electric trucks energy climate
Image by F. Muhammad from Pixabay

Electric trucks could reduce air pollution, improve health

The Yale Climate Connections team writes about environmental justice advocates who are calling for a zero-emission freight transportation system.

In a nutshell:

Low-income Black and Brown communities are disproportionately affected by the harmful pollution caused by diesel trucks transporting cargo across the country. The Moving Forward Network, a nationwide coalition, is advocating for a shift to a zero-emission freight transportation system, embracing electric trucks powered by clean energy. While the EPA has introduced new rules for regulating truck emissions, they fall short of the coalition's ambitions, prompting calls for stronger regulations to ensure a healthier and happier life for those living near these concentrated vehicle routes.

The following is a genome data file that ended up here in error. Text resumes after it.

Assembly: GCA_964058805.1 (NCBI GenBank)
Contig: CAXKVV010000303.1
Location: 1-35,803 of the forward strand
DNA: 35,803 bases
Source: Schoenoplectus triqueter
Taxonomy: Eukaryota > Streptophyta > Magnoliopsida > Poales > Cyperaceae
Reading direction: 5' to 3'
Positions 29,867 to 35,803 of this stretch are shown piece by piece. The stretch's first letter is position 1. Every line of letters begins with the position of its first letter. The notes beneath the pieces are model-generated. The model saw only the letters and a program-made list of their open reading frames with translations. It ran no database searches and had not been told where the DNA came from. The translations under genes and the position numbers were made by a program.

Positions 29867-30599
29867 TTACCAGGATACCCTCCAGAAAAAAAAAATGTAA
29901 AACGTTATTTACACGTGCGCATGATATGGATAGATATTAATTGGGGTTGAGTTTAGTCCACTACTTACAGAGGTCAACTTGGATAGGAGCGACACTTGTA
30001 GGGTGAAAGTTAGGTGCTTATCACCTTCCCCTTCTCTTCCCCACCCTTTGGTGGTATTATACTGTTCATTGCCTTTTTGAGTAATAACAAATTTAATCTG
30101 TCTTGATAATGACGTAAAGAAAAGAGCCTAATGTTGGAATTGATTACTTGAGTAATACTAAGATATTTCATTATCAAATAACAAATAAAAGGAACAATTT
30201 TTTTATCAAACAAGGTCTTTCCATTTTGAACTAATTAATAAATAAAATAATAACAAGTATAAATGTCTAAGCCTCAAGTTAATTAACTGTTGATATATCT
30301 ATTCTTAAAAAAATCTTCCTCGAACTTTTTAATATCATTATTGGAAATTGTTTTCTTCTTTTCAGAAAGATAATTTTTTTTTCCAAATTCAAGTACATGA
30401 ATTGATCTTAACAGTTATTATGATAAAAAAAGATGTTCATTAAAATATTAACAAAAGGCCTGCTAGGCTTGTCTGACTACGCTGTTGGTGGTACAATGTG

Key quote:
“For people who have to live … in the area where a lot of these vehicles are concentrated, they just want to live a happy and healthy life,” Serenity Williams says. “And to do that, we need the stronger rules so the freight industry can be held to account for what they’re producing.”

The big picture:
As diesel trucks transport goods across the country, they release pollutants that contribute to climate change and negatively impact air quality. The burden of this freight pollution falls disproportionately on low-income communities of color, who often reside near highways, ports, and distribution centers. Exposure to diesel exhaust is linked to cardiovascular issues, cancer risk and even neurological impacts.

Read more at Yale Climate Connections.

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